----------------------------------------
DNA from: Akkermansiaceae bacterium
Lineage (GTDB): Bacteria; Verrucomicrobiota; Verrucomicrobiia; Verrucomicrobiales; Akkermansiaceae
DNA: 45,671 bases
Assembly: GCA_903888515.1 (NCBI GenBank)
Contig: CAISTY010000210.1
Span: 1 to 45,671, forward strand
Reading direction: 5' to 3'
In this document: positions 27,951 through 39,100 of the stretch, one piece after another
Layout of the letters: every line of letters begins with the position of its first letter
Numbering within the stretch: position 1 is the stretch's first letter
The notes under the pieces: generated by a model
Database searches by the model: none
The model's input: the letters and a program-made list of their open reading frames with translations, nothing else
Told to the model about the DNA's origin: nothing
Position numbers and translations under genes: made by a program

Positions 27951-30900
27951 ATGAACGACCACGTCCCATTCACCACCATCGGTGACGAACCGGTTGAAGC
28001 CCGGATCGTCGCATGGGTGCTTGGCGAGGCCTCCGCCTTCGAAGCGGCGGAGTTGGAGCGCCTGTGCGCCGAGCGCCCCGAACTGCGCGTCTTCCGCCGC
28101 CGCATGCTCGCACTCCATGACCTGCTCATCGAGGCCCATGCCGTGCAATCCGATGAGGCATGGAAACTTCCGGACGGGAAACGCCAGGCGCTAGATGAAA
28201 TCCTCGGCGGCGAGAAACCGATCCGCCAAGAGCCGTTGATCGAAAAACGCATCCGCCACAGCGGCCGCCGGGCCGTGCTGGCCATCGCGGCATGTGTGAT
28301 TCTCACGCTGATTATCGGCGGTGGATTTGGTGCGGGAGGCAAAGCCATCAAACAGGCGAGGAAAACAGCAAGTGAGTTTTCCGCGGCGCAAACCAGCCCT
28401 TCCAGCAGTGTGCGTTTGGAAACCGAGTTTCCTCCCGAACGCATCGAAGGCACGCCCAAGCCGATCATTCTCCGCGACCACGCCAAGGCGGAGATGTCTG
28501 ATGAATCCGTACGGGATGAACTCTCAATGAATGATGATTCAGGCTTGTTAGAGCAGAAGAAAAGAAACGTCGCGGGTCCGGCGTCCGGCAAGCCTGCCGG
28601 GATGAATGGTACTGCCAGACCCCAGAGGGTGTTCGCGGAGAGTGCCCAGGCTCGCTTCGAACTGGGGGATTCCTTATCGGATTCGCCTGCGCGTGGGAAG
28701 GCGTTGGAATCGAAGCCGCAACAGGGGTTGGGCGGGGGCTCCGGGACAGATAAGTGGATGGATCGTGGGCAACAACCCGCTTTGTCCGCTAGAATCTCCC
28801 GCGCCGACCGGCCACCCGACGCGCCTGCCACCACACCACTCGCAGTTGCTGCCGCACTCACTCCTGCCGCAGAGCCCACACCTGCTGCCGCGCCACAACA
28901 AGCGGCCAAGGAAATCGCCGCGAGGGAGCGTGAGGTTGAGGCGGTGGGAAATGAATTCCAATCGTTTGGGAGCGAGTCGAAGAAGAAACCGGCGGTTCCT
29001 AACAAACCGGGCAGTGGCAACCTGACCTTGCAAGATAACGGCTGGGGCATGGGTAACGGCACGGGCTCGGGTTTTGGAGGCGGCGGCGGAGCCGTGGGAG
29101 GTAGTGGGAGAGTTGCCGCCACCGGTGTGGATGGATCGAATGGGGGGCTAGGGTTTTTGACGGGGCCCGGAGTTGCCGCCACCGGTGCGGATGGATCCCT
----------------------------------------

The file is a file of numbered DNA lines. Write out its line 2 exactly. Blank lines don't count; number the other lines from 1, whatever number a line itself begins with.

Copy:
Lineage (GTDB): Bacteria; Verrucomicrobiota; Verrucomicrobiia; Verrucomicrobiales; Akkermansiaceae